Wednesday, August 26, 2015

Day 6 Triacastela to Sarria: From Blood, Sweat and Tears to the Fifth Dimension

For any non-boomers out there not privy to the references, yesterday we learned that what went up, had to come down. And today, it's up, up and away to Sarria with a 1000 ft ascent over the hill.
Up, up and away, but not at too steep a grade, praisethelord!
Living in East Tennessee has been great prep for this walk. Unlike England and Andorra, the grades here on climbing are very gentle and designed in a way that nearly any reasonably fit peregrino can achieve the goal of Santiago de Compostela. It was a very pretty walk as well through forests and farms punctuated by either fresh air or fresh cow poop. We walked amongst birch trees and forest roads with intermittent views down the valley toward our goal city of Sarria.
Was it black cow poop or white cow poop? Only Dan McCoig will get this reference. Paul explained it to me and it defies understanding!
Bovine love!

Seriously? A coke machine in the middle of nowhere? And it had a security camera.

 At the halfway point today, in Furela we stopped at a small bar/café called Casa de Franco for a cracker thin crust pizza and a diet soda. Heaven! It’s the only place for miles and really drew a crowd. From there we trekked on into Sarria, a town of approximately 15,000 sans pilgrims. It's an important hub for the pilgrimage as just beyond the city limits marks the 100km mark--the minimum for having the office in Santiago issue you a compostela document in Latin no less.  So many folks start their peregrinations here. And apparently, that pisses off the folks who started in Roncevalles to do the entire 33 day trek. We've not often encountered large crowds or had to walk for prolonged periods amongst them, but we are told that is likely to change tomorrow. We'll see!  After arriving and finding our hotel, the Alfonso IX, we went for the daily celebratory beer--this time a Mahon which was very tasty after 12 miles of hiking.   We were very pleased with our hotel after a couple of nights of cubicles, but it's always unnerving staying at a place named after someone who died in the town while walking the camino!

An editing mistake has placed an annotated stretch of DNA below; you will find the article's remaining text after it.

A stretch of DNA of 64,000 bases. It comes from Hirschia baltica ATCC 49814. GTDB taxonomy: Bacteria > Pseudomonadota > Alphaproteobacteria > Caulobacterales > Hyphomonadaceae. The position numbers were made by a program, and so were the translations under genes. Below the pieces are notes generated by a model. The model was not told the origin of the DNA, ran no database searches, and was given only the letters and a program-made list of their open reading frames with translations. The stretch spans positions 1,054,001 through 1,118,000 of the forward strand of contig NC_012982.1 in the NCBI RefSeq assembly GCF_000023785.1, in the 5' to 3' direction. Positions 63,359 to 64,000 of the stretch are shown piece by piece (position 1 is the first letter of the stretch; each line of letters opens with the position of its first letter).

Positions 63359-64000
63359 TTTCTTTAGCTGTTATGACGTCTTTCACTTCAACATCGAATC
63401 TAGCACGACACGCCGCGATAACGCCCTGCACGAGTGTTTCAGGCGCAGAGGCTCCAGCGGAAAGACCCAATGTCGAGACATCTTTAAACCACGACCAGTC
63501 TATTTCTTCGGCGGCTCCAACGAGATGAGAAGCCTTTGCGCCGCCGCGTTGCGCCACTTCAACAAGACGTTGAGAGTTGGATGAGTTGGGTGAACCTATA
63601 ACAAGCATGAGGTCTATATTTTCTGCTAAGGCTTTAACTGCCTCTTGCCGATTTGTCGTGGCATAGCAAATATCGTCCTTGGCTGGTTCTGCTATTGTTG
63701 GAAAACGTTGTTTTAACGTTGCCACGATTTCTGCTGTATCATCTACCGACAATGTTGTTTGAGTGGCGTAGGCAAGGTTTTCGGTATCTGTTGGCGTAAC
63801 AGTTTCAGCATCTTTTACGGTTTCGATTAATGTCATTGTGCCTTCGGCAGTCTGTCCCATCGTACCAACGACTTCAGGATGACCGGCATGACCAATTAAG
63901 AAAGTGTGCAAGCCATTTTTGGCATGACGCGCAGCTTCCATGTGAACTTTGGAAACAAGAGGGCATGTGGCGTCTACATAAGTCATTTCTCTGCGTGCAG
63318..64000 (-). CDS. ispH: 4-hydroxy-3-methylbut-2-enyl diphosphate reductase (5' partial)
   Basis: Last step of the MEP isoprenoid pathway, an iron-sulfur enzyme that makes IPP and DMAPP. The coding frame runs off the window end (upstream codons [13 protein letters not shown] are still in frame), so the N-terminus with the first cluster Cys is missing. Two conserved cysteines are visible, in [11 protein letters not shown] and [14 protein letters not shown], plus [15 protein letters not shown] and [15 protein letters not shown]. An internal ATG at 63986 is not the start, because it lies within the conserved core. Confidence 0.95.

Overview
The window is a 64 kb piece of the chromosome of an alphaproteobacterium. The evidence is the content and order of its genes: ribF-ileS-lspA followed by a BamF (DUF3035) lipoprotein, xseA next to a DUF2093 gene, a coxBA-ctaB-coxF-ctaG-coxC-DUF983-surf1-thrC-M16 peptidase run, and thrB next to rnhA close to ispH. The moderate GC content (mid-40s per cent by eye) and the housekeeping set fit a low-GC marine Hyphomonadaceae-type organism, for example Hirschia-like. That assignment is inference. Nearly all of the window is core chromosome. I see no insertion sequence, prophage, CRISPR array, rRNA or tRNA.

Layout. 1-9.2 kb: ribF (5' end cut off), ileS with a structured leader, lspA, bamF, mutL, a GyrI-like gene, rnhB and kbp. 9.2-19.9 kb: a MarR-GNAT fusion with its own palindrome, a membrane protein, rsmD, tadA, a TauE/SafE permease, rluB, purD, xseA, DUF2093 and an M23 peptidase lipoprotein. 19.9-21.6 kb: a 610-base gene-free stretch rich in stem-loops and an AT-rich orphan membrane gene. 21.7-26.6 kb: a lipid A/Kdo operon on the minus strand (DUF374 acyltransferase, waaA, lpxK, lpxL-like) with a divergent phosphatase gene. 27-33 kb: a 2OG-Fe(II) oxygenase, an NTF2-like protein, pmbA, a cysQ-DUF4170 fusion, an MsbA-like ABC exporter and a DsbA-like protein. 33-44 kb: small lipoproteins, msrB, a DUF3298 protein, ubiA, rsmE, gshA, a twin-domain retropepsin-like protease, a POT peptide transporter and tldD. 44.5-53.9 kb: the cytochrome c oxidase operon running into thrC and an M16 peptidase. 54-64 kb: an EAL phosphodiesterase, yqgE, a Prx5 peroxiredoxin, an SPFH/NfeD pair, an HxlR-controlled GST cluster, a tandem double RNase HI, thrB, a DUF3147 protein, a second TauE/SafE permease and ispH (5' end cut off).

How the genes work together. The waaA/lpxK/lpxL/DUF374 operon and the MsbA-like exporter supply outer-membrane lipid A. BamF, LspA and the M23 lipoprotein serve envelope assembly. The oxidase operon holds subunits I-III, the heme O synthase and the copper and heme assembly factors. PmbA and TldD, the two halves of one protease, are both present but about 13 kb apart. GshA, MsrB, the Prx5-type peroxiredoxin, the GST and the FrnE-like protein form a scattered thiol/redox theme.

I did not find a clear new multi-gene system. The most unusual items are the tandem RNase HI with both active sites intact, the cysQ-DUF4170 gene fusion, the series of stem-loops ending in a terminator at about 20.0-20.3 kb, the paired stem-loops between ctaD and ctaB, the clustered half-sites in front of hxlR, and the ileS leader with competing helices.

We soon our naps and then explored Sarria which is surprisingly Celtic in origin. I guess I should have noticed Galicia and Gaelic are the same word?😀 We walked up stairs into the old city which is footpath only. Although we saw the main cathedral, no visits were permitted as mass was in session. We continued upward to find the monastery of Mary Magdelene and get our "credential stamped."
Mary Magdelena Monastery.
From there, we saw the large city cemetery with crypts galore ala New Orleans and the remains of a castle, long since abandoned.
The city of Sarria from Castle Hill
Then it was off to dinner. Today we ate pizza and hamburgers. Oh well. Paul topped it off with his favorite dessert since we arrived--torta de Santiago, a moist almond cake that pretty much tastes exactly like my grandma's pound cake with a few almonds decorating it. We are very grateful for another lovely day, the strength and legs to walk it and the eyesight to enjoy all the amazing sights.